EL's have aperture rings, often with the numbers printed upside-down. Other lenses non-camera lenses can be put on extension: projector, copy, xray, process, other specialty glass. These typically DON'T have aperture rings. They can be used wide-open, or you can improvise baffles or Waterhouse stops for greater sharpness. Reversing an EL or other non-camera lens may increase sharpness also. EL and other non-camera lenses usually aren't designed for flare resistance, so be sure to use a hood.

Many European and some Japanese EL's have a 39mm thread, the same as M39 and L39 /LTM (Leica thread-mount) lenses. Some Japanese EL's have a 42mm thread, same as M42. Many USA EL's have inch-based or various non-standard threads. Some non-camera lenses have NO threads and must be taped or otherwise secured into adapters. Cheap adapter: a one-buck plastic body cap with a hole cut in it!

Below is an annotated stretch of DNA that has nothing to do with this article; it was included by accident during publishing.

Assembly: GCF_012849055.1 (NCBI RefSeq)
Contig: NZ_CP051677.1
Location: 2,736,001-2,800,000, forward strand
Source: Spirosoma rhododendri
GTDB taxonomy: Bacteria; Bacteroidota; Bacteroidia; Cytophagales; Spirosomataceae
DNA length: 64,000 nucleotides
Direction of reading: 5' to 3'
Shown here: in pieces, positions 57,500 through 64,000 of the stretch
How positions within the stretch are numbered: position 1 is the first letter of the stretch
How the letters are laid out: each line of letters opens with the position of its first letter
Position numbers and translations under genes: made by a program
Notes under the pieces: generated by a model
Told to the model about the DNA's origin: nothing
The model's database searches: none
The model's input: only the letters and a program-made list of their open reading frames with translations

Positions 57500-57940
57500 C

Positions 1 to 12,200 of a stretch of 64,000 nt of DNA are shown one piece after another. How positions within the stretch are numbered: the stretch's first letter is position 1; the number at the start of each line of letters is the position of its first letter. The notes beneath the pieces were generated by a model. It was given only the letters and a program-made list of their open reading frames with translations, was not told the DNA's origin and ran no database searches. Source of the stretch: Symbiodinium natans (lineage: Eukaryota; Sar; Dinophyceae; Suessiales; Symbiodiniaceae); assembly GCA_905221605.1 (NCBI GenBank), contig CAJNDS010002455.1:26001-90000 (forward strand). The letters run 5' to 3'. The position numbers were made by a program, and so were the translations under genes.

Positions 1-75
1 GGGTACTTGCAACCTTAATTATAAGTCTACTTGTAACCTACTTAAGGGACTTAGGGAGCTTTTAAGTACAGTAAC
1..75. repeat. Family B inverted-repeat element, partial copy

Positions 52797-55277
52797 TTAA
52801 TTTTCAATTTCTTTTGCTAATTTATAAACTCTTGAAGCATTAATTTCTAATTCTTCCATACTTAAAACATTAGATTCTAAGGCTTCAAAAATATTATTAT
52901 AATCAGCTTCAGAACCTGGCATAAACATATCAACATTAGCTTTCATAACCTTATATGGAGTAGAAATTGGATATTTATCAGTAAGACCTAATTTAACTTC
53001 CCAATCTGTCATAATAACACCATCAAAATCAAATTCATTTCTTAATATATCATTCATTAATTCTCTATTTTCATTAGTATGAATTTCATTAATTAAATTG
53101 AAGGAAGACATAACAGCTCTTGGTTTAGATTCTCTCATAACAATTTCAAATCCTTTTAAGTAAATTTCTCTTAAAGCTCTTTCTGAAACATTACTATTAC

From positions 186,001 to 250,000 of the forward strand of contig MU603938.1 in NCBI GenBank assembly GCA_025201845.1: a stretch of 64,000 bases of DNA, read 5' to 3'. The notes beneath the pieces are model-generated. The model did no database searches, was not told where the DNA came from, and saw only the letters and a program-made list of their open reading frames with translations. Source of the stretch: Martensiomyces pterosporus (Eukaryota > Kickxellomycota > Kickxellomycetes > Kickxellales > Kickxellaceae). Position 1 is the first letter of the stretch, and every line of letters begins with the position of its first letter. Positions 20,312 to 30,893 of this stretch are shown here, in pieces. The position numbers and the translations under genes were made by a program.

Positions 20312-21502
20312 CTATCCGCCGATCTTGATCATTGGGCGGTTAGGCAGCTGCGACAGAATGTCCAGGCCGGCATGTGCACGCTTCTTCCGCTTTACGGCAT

PRO: Cheap; EL's have flatfield sharpness.
CON: EL's rapidly become addictive!!
___________________________________
My recommendations: If you have the money and want a sharp versatile lens, get a new AF macro. (I'd love to crawl in the mud with a DFA 100/2.8 WR!) If you're real cheap and fairly lazy, get a set of meniscus close-up adapters; if not quite so cheap, get a Raynox. If you don't mind working real close, try lens reversal and stacking. If you want cheap clean basic macro, get a set of macro tubes or de-glass an A-type TC. If you want to experiment cheaply, get bellows and tubes and enlarger lenses. If 10x isn't enough magnification, get a microscope!

And there you have it -- the basics of Cheap Macro. I didn't say much about 'dedicated' camera macro lenses nor AF TC's because they ain't cheap! REAL cheapskates don't even buy macro tubes -- they get PVC pipe from hardware stores, and improvise. Online searches will reveal macro setups made from Pringles potato-chip cans. How cheap can YOU go? And I'm not discussing technique because enough is enough. I'll let the macro pros tell us how they do what they do, eh?

BIBLIOGRAPHY (actual books!)